Former chair of the Regina Exhibition Association Limited (REAL) board of directors, Wayne Morsky, has spoken out for the first time since being removed by city council last week.
Internal Saskatchewan Health Authority (SHA) documents obtained by the provincial NDP show that four of the province's major hospitals were subject to critical care bypasses on Nov. 29.
The Queen City Wellness Pharmacy held their second ID clinic Thursday afternoon at the Heritage Community Association.
Police say human remains found in Big Bras D’Or, N.S., belong to a woman who was reported missing last week. Her death is now being investigated as a homicide.
A municipal councillor in eastern Prince Edward Island has been ordered to pay a $500 fine for displaying a sign on his property denying the existence of residential school graves.
A man who fell into a Moncton garbage truck was rescued Wednesday morning.
The fines for drivers caught illegally parking on municipal and private property have increased today.
New rules for Ontario real estate are coming into force that are meant to provide more clarity and choice for buyers and sellers, though they don't go as far as some had hoped.
A group of young climate activists delivered 630 mock cover letter to Minister of Youth Marci Ien’s Toronto constituency office Thursday as part of push for Canada to launch a ‘Youth Climate Corps’.
When teachers affiliated with the FAE union launched their unlimited general strike earlier this month, they did so without having built a strike fund over the years.
On Thursday, Quebec Court Justice Joey Dubois sentenced Kenneth Marlin to 14 years in prison for abusing five children over the span of a decade on his parents' farm in Hemmingford, Que., a small rural town about 65 kilometres south of Montreal.
Montreal police say a suspicious death of a 20-year-old man on Thursday in Saint-Leonard is now considered a homicide.
An Ottawa family physician won't get to stay in Canada after she did not meet the threshold due to factors outside her control.
It is a mild start to December in Ottawa, but the capital could see approximately 5 cm of snow over the next couple of days.
NEW THIS MORNING
NEW THIS MORNING What's happening in Ottawa this weekend: Dec. 1-3
CTVNewsOttawa.ca looks at things to do in Ottawa, eastern Ontario and western Quebec this weekend.
Aislinn Clancy has won a historic byelection for Kitchener Centre and the Green Party of Ontario.
'That could have been my home': Residents call for action after attempted arson at Waterloo apartment
A 21-year-old woman was arrested after allegedly attempting to set a fire inside a Waterloo apartment building.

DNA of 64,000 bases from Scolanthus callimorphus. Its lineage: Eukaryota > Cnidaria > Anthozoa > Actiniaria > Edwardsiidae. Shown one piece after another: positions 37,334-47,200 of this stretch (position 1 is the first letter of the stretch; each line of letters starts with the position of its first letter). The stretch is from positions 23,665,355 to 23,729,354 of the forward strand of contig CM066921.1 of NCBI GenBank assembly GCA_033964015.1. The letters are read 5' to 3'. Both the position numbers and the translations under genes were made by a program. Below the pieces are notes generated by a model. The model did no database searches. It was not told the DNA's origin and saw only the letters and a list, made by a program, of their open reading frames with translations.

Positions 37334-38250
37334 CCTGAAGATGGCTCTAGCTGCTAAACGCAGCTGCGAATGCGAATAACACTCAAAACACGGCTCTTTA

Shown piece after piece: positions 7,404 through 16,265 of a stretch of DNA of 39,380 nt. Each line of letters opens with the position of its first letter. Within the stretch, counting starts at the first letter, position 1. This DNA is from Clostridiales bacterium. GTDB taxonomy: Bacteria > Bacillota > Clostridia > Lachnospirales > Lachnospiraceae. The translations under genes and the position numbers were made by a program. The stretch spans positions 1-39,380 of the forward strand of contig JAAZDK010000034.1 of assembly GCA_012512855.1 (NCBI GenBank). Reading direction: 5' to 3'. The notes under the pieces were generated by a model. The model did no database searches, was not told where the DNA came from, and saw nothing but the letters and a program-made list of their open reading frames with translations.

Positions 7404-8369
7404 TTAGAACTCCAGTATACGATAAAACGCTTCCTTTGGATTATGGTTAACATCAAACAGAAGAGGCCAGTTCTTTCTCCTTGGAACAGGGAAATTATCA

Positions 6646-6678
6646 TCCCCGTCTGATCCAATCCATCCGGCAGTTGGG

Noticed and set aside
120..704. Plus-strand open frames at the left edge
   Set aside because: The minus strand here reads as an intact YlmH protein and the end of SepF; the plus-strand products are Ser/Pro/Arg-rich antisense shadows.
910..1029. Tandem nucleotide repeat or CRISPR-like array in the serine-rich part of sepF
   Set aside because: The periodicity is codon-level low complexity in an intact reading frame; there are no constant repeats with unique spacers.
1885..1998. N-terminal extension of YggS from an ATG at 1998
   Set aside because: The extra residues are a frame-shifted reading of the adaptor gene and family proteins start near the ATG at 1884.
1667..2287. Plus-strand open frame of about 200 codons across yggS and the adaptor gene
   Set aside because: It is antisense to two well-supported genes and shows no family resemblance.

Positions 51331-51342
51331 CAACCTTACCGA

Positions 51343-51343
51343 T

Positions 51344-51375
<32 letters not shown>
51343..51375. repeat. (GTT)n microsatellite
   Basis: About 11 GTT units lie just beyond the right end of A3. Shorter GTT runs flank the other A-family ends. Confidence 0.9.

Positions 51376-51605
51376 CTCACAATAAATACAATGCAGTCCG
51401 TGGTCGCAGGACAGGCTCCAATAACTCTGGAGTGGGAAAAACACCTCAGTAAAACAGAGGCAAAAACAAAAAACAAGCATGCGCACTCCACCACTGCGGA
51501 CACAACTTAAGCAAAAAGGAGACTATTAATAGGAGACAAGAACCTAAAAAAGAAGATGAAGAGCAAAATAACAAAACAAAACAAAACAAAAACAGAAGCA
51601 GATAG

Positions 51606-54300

A Kitchener restaurant says thieves broke into their business not once – but three times – on the same night.
A 34-year-old suspect is in custody after three people received serious but not life-threatening injuries in a stabbing attack late Thursday morning in Sudbury.
Thursday was the final day of work for employees on the pulp side of Domtar’s pulp and paper mill in Espanola.
Bobbie Halleart, the man who shot and killed his three children and a 41-year-old woman Oct. 23 in the Sault, was found with a .38 calibre revolver and a rifle, police said Thursday.
'Still loved by many people': Family of missing man starts billboard campaign looking for information
Relatives of a man who has been missing since 2021 are launching a campaign in the hopes someone will come forward with information.
A Winnipeg brewery says the 'Humbug' sign that it put up on its roof just a few days ago needed to come down.
Animals living at Assiniboine Park Zoo are on the hunt for new toys and other enrichment items heading into the holiday season.
There was an "officer-involved shooting" in Abbotsford on Thursday, B.C.'s police watchdog has confirmed.
B.C.'s Ministry of Emergency Management and Climate Readiness has taken the unusual step of issuing a public warning several days before an upcoming storm.
A woman who used a filleting knife and hammer in an attempt to kill her online nemesis inside a Vancouver courtroom will spend 12 years in prison, a judge ruled Thursday.
British Columbia's police watchdog is asking the B.C. Prosecution Service to consider charges against a Victoria police officer who shot and killed a man two years ago.
A 21-year-old Nanaimo woman who had been missing since Tuesday in the rugged woods southwest of the city has been found.
Health authorities are warning residents in a rural neighbourhood west of Victoria about high concentrations of manganese in their tap water, saying the mineral may pose health risks to infants.